DALLAS, Feb. 3 -- Individuals who take low-dose aspirin to stave off repeat heart attacks or strokes should substitute a higher booster dose twice a month to increase the drug's effectiveness, say researchers today reporting in Circulation: Journal of the American Heart Association.
According to recently issued recommendations from the American Heart Association (AHA), aspirin is advised for individuals who have had a heart attack or stroke or are at high risk due to family history. Prior studies have shown that aspirin offers protection against heart attacks or strokes for only about 25 percent of individuals for whom this inexpensive household drug is appropriate.
The new research suggests that aspirin therapy can work more effectively if a 325-mg booster is taken in place of the lower dose aspirin on the first and 15th of the month.
"Aspirin is not the most ideal agent, but it is one of the best we have and it is the most economical. The goal of our work is to improve therapeutic responsiveness to aspirin," says one of the study's authors Aaron Marcus, M.D., chief, hematology and medical oncology at the Veterans Affairs Medical Center and Cornell University Medical College, New York. Teresa Santos and Juana Balles and colleagues carried out the research at the University Hospital La Fe, Valencia, Spain in collaboration with Marcus' laboratory.
Aspirin helps prevent heart attacks and strokes by blocking the generation of thromboxane, a chemical produced by blood platelets. These disk-shaped blood components accumulate at sites of vascular injury, such as atherosclerotic plaque, and contribute to clot formation. If the blood clot occludes the vessels, which nourishes the heart or brain, a heart attack or stroke occurs.
However, these and other studies from this research group have found that platelets continue to clump, even when aspirin blocks thromboxane formation. The researchers uncovered the reason: When in close proximity to platelets, red blood cells produce substances that stimulate platelets and clot-formation. "This red blood cell-platelet interaction may explain why many individuals respond to aspirin in a less than optimal fashion," says Marcus.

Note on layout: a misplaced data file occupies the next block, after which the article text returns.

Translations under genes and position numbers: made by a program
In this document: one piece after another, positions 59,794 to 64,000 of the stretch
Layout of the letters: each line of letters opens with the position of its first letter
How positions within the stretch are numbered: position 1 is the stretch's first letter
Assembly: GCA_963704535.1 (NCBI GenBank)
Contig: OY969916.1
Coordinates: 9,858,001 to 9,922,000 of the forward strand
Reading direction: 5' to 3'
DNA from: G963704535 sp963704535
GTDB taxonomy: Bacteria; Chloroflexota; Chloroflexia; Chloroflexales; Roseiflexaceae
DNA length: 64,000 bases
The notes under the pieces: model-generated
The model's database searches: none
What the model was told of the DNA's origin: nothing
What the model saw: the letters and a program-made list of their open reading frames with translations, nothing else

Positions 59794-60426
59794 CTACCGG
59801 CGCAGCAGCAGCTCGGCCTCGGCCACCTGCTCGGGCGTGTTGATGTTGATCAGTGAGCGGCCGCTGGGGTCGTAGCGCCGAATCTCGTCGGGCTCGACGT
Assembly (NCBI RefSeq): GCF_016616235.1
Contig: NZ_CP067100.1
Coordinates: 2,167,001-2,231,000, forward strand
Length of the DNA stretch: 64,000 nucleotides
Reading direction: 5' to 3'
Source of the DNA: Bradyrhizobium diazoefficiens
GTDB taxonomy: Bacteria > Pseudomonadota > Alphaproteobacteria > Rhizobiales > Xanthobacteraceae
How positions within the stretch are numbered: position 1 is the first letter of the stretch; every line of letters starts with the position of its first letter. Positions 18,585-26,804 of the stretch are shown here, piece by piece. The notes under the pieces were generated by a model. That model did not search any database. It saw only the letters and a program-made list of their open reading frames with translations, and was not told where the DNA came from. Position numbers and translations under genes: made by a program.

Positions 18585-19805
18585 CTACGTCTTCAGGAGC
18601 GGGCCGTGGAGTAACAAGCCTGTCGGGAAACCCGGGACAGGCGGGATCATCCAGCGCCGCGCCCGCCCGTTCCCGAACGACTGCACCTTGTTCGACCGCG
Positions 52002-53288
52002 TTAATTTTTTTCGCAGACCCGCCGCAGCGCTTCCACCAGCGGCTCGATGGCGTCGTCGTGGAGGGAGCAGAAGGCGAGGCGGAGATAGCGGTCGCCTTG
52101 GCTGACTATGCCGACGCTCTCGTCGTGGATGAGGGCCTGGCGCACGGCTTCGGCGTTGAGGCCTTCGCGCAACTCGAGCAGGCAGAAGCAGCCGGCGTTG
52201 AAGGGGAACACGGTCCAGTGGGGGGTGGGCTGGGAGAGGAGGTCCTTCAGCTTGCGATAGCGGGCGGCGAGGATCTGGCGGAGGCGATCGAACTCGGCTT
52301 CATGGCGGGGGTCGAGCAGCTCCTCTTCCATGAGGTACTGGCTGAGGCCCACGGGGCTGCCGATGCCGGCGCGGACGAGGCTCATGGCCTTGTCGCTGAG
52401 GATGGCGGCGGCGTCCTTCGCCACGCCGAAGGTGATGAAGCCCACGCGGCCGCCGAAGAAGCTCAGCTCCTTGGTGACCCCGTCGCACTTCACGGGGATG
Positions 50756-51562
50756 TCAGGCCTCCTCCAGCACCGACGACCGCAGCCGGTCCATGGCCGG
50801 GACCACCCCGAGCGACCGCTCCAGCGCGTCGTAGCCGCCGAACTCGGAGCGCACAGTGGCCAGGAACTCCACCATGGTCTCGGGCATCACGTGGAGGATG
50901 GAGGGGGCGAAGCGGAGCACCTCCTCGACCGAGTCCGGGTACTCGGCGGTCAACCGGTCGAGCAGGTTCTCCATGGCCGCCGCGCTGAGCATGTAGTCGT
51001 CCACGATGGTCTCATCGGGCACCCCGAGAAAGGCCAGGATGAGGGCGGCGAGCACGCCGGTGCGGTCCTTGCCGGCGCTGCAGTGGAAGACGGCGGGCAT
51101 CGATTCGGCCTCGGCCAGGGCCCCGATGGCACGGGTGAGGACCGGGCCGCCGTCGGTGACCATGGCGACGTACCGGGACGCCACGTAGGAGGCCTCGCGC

But in their study, researchers found that a single 300-mg dose of aspirin could initially "neutralize" the platelet stimulatory activity of the red blood cells. Subsequent blood tests found that after about two weeks, the red blood cells "escaped from this initial inhibition and began to stimulate platelets again," says Marcus.
To maintain inhibition, a booster dose of 325 mg every two weeks may be needed instead of the lower dose of 81 mg. This schedule reduces the possible gastrointestinal side effects of aspirin, says Marcus.
The results of the study should stir some controversy among physicians who prescribe the same daily dose, without the substitution of a bi-monthly booster. Physicians may require a larger trial to be convinced says Marcus, who has already initiated the twice-month aspirin treatment for his patients.
For individuals who have not experienced coronary artery disease or stroke, aspirin therapy is not recommended unless there is a strong positive family history. "If one or both individual's parents or siblings have had a heart attack before 50, I would consider giving a baby aspirin (81 mg) a day, interrupted by a therapeutic dose every two weeks," Marcus says.
In its latest statement, the AHA recommends a daily dosage of between 75 to 325 mg for such individuals.
The study included 62 individuals from Valencia, Spain who had a heart attack, suffered intractable chest pain, called angina, or had congestive heart failure. The group was given 200 mg of aspirin daily, which is considered a small dose by European standards. Twenty stroke survivors were also included in the study. They received 300 mg of asprin per day. A control group consisted of 200 people who did not take aspirin and 23 individuals who were given a single 500-mg (considered a regular dose by European standards) dose of aspirin.
After three months of aspirin treatment, researchers sampled the participants' blood to test the platelets' ability to respond to stimuli, which causes them to clump. Platelets were tested for clumping in the presence and absence of red blood cells. Thromboxane levels in the blood were also measured.
Even though thromboxane production was inhibited by greater than 94 percent in all individuals taking aspirin, 45 percent of patients still had clumping when red blood cells were present, "indicating a suboptimal response to aspirin." Sixteen percent had clumping even though the red blood cells were not present.
"This latter group may be more thrombosis-prone than the other participants," says Marcus.
In 39 percent of individuals, aspirin blocked clumping in the presence of red blood cells.
"In two thirds of patients, 200-300 milligrams of aspirin was insufficient to block platelet clumping in the presence of red blood cells, despite the fact that aspirin abolished thromboxane synthesis," says Marcus. "Insufficient blocking of this thrombosis-promoting property of red blood cells can lead to additional thrombotic complications."
Eventually individuals will be able to have their blood tested in laboratories to determine whether their platelets are affected by the stimulatory substance produced by red blood cells. That way aspirin treatment can be more tailored, and those who don't require the larger bi-monthy booster can avoid it. Such tests are available in the research setting, but will eventually be used at the bedside.
Media advisory: Dr. Marcus may be reached by calling (212) 686-7500, ext. 3931; fax (212) 951-3389. (Please do not publish telephone or fax numbers.)